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Course Descriptions

CHE 252 - Organic Chemistry II

5 Credits

This is the second semester of a two-semester sequence in organic chemistry. The principles of bonding, molecular structure (with an emphasis on the three-dimensional aspects of structure and stereochemistry), polarities and acid-base properties introduced in CHE 251 are extended and related to additional types of organic compounds and their reactions. The course concentrates on organic reactions and their mechanisms. The relationship between molecular structure, properties, and reactivity is emphasized throughout the course. Major topics discussed include: reactions of dienes; substitution and elimination reactions; free radical reactions; and nucleophilic addition, substitution, and condensation reactions of carbonyl compounds. If time permits, special topics such as polymers and biomolecules will also be discussed.

The laboratory continues and builds on the basic separation, purification, synthesis and structure determination techniques of organic chemistry on the microscale level introduced in the CHE 251 laboratory. Spectroscopic methods of analysis are also emphasized in CHE 252. In addition to the ultraviolet/visible (UV/Vis), infrared (IR), and proton nuclear magnetic resonance (1H-NMR) spectroscopic methods introduced in CHE 251, carbon nuclear magnetic resonance (13C-NMR) and mass spectroscopy (MS) are also discussed and used in the CHE 252 laboratory.

Prerequisite: CHE 251 with a grade of C- or higher, or permission of instructor.

Learning Attributes: UR

MCC General Education: MCC-TL - Technological Literacy (MTL)

Course Learning Outcomes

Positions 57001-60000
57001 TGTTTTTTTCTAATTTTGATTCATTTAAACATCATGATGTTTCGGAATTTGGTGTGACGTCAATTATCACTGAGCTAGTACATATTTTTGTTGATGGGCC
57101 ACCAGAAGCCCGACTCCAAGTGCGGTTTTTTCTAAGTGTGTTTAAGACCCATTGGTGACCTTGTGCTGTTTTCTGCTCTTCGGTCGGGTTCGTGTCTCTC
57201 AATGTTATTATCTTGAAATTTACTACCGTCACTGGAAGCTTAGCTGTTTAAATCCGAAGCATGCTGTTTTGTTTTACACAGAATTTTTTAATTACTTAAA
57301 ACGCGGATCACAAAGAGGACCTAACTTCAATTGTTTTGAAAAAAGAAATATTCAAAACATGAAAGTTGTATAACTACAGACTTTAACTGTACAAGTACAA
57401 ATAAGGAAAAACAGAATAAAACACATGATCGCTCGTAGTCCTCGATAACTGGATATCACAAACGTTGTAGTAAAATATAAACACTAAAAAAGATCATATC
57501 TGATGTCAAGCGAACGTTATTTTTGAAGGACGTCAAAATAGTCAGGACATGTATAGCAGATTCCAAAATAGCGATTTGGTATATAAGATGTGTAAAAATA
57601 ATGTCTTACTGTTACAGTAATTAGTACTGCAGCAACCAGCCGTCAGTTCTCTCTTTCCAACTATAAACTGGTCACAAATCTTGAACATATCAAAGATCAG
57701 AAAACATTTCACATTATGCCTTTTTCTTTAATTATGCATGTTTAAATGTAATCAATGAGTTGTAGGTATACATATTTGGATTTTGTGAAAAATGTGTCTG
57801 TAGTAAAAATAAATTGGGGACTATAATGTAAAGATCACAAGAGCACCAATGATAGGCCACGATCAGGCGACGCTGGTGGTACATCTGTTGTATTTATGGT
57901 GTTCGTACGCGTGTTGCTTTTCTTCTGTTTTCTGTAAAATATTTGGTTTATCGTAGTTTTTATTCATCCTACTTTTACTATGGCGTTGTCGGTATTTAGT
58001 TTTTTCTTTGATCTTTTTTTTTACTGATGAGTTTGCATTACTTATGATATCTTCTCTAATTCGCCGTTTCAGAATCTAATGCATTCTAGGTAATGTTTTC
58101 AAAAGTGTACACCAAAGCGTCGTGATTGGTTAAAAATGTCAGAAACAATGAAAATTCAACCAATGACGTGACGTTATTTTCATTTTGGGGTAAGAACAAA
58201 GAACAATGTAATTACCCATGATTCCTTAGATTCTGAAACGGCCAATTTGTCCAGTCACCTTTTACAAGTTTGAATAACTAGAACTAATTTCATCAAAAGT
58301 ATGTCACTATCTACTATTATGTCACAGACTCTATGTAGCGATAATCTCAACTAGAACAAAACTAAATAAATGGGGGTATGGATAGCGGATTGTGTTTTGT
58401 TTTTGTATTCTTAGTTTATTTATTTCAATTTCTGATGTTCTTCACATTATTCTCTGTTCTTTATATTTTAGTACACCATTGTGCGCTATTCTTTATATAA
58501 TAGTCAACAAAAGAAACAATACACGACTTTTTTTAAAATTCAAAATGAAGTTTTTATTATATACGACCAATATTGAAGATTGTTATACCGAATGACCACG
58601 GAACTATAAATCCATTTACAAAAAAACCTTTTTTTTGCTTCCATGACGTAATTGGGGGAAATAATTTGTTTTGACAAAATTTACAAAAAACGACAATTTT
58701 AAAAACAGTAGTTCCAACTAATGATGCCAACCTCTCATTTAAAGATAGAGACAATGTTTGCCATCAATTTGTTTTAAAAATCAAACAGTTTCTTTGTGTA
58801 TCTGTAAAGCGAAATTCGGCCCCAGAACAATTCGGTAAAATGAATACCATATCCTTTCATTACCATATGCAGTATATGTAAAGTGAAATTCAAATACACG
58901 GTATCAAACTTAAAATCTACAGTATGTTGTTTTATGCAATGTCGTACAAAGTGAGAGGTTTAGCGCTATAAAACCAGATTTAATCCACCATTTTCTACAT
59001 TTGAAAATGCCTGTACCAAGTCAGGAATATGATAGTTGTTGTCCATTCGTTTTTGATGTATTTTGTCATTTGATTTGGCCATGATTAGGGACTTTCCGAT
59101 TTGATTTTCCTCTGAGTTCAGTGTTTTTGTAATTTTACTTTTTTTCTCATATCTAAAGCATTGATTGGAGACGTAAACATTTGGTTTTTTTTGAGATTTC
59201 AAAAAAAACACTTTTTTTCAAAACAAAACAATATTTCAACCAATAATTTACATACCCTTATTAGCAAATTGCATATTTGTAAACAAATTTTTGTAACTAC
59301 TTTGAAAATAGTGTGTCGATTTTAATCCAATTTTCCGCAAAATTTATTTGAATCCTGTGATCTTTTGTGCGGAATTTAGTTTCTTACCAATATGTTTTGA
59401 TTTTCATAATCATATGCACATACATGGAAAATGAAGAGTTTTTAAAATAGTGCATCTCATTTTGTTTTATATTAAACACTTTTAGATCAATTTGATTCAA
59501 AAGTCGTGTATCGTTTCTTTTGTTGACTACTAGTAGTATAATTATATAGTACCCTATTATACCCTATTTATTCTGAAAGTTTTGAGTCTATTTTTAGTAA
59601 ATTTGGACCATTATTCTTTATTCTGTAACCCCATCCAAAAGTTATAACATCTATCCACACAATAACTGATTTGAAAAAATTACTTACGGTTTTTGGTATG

1. Utilize International Union of Pure and Applied Chemistry (IUPAC) nomenclature rules to name simple aromatic compounds, amines, carboxylic acid derivatives, aldehydes, and ketones based on structure or determine their structure from an IUPAC name.
2. Predict reaction products of an organic reaction from given starting materials and reagents.
3. Provide the necessary starting material or reagents required to produce a given organic product.
4. Interpret the structure of an organic compound to identify key principles, including molecular properties or reactivity.
5. Design multistep (5-10 steps) synthesis for organic compounds using retrosynthetic analysis.
6. Propose reasonable reaction mechanisms for a given reaction using curved arrow notation.
7. Generate the complete structure of moderately complex unknown organic compounds using ultraviolet/visible (UV/Vis), infrared (IR), proton and carbon-13 nuclear magnetic resonance (NMR) spectroscopy, or mass spectrometry (MS).
8. Perform microscale organic reactions and determine product identity, purity or percent yield.
9. Determine the identity of an unknown liquid or solid using various experimental or spectroscopic techniques learned during the course of the year.
10. Write formal lab reports to convey results of experiments in a clear, logical manner. .

Course Offered Spring

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Fall Semester 2024
Summer Session 2024